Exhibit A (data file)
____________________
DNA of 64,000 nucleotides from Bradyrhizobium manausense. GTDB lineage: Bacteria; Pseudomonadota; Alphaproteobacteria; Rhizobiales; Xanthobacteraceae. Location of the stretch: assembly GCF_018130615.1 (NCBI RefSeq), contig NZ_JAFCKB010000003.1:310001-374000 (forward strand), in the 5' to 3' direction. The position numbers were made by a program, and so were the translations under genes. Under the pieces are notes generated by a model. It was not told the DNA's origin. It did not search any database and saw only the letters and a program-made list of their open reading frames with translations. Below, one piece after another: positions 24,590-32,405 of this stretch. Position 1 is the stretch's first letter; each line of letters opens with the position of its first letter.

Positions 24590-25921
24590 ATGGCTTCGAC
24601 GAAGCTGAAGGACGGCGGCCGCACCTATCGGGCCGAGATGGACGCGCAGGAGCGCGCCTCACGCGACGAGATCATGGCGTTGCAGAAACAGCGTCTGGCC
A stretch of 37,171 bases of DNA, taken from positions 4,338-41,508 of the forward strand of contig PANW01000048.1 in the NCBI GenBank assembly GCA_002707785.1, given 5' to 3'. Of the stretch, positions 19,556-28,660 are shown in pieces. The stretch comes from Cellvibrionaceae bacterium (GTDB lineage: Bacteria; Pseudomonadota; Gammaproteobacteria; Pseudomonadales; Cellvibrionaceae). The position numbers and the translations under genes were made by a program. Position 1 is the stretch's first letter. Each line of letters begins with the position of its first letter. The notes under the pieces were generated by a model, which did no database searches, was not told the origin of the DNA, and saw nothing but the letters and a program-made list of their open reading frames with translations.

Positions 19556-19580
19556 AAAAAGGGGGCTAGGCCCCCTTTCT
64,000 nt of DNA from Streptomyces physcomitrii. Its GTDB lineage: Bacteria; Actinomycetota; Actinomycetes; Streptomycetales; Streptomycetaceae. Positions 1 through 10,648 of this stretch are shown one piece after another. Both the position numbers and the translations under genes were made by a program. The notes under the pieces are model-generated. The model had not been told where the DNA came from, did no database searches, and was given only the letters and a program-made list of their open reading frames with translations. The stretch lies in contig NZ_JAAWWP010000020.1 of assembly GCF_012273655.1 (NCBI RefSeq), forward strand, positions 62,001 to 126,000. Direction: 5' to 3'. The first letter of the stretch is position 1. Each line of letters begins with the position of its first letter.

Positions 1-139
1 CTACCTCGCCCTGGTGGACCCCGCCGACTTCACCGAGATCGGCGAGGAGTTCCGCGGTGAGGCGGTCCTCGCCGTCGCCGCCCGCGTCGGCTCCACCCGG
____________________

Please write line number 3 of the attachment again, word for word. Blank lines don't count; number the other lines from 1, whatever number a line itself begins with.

24590 ATGGCTTCGAC